Written in 1773 at the request of the music connoisseur Baron Gottfried van Swieten, the W1 182 set of symphonies is a veritable roll-call of audacious effects; it needs a performance that honours that sense of compositional daring, and Gli Incogniti is just the group. We need an ensemble that takes on hyper-velocity fearlessly and which revels in sudden contrasts, and that's just what we get here. Listen to the breathless first movement of the C major Symphony, Wq 182/3; H 659:
There is only one Symphony not from the Wq 182 group on the disc, a Symphony in E minor Wq 177; H 652 (1756). It is heard here in its version for strings only (that with wind is Wq 178); still fresh and ambitious, it is perhaps less so than its brethren here (although listen to the rolling cauldron of tremolos Gli Incognito bring, and you may wish to disagree).
Let's head over to the keyboard now. And before we go any further, a quick note on instruments; just as with J. S. Bach, there are a great many performances on instruments of the period available. And just as with J. S. Bach, there's an argument for performance on the contemporary piano (it was Martha Argerich on DG who persuaded me of the approach). Perhaps this issue is particularly relevant if you happen to record in a city which houses some of the finest Steinways on the planet. Pescara, home of record label Odradek, is also home to the Fabbrini showroom; for decades, Angelo Fabbrini, piano technician for half a century to Maurizio Pollini, technician for the likes of Michelangeli, Perahia and Schiff, has taken Steinways and brought them to optimum condition. And it is one of those that was used at the fabulous Odradek Studios ("The Spheres") for this recording. The piano technician is Luigi Fusco, who has worked for Fabbrini since 1996.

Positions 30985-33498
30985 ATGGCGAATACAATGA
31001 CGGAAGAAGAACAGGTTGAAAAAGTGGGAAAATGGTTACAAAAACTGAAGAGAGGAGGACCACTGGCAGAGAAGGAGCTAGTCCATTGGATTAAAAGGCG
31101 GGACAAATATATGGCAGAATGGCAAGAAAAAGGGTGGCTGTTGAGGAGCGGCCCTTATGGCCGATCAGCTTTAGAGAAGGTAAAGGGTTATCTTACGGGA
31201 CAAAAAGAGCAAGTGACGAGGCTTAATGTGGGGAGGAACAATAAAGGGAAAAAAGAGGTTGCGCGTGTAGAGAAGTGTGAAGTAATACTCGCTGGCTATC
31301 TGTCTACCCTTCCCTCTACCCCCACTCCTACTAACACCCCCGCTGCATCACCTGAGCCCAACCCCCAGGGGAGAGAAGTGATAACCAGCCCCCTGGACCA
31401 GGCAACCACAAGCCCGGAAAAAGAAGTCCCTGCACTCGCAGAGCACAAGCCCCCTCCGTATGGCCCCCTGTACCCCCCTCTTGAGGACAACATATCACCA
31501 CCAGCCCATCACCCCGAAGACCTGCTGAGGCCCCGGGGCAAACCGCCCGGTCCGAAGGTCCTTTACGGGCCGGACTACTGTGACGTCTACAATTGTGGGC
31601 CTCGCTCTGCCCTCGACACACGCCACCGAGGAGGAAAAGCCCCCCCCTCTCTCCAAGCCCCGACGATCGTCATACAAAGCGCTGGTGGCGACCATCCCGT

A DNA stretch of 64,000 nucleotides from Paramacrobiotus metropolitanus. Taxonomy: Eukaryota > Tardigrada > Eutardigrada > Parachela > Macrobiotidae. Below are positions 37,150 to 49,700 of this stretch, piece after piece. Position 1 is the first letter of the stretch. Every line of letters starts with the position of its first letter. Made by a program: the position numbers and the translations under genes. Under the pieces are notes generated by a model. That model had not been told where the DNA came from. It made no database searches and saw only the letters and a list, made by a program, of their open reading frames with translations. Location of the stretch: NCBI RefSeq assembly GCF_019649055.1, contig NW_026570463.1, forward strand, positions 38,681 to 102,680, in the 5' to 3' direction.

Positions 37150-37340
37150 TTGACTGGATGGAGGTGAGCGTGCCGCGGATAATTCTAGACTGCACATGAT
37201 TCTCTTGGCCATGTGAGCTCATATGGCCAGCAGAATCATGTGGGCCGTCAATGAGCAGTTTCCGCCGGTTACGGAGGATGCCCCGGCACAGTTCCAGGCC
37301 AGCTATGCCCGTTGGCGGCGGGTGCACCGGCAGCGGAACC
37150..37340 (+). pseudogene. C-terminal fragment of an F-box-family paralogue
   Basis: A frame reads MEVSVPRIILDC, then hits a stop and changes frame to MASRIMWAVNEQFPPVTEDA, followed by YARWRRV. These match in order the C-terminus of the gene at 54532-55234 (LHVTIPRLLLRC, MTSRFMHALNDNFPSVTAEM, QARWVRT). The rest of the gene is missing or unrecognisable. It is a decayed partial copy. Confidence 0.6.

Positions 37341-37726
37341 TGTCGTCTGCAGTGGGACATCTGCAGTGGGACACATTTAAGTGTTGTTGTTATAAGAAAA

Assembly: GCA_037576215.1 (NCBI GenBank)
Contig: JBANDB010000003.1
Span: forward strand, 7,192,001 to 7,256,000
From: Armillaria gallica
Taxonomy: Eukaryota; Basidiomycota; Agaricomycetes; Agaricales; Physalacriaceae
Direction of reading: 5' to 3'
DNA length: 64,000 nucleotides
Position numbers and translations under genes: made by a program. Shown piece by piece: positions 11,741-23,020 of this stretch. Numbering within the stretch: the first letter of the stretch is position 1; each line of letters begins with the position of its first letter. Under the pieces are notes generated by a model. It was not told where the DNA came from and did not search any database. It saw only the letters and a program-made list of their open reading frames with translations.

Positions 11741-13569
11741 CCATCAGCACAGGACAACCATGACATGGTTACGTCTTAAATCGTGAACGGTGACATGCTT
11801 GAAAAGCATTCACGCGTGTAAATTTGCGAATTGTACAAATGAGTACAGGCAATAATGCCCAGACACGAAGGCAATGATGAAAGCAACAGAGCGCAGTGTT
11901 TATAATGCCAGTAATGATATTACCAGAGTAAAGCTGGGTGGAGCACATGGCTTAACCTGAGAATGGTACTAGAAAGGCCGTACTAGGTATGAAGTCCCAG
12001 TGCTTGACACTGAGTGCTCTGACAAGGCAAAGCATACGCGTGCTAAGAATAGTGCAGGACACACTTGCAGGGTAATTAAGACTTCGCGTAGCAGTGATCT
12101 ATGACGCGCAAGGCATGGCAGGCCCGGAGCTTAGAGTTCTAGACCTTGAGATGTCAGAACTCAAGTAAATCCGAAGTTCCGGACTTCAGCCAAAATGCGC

Vittorio Forte is as strong in his views of C. P. E. as the members of Gli Incogniti in the video above: "Carl Philipp Emanuel Bach is to keyboard playing what Pythagoras is to mathematics," he says, and goes on to call C. P .E. "an initiator, a visionary who evolved throughout his output, ... offering his successors a blueprint for expanding music's emotional horizons" he says.
The first piece is a composed farewell to an instrument. Gifting his Silbermann 1781 clavichord to a pupil, C. P. E. composed this Abschied (Farewell; the full title is Abschied von meinem Silbermannischen Claviere), Wq 66 / H 272:
... and just as Gli Incogniti captured C. P. E.'s gestural way on strings, so Forte finds just the right way with the silences in between gestures (and just the right touch for the gestures themselves) for the Fantasias here. The perfect example, perhaps, is the Fantasia in C, Wq 58/6; H 284 (NB Wq 58 is a publication of two sonatas, two Fantasias and three Rondos, published in Hamburg in 1783):
More overtly Classical is the D minor Rondo, Wq 61/4 (1786):
Forte closes his album with a set of variations that wasn't published until 1938 (!), the theme the famous "La folia". Written in 1778, it is a tour de force of exploration, ending with a Haydnesque wit:
These two discs go hand in hand; what a way to start one's exploration of one ofthe most intriguing and involving of composers!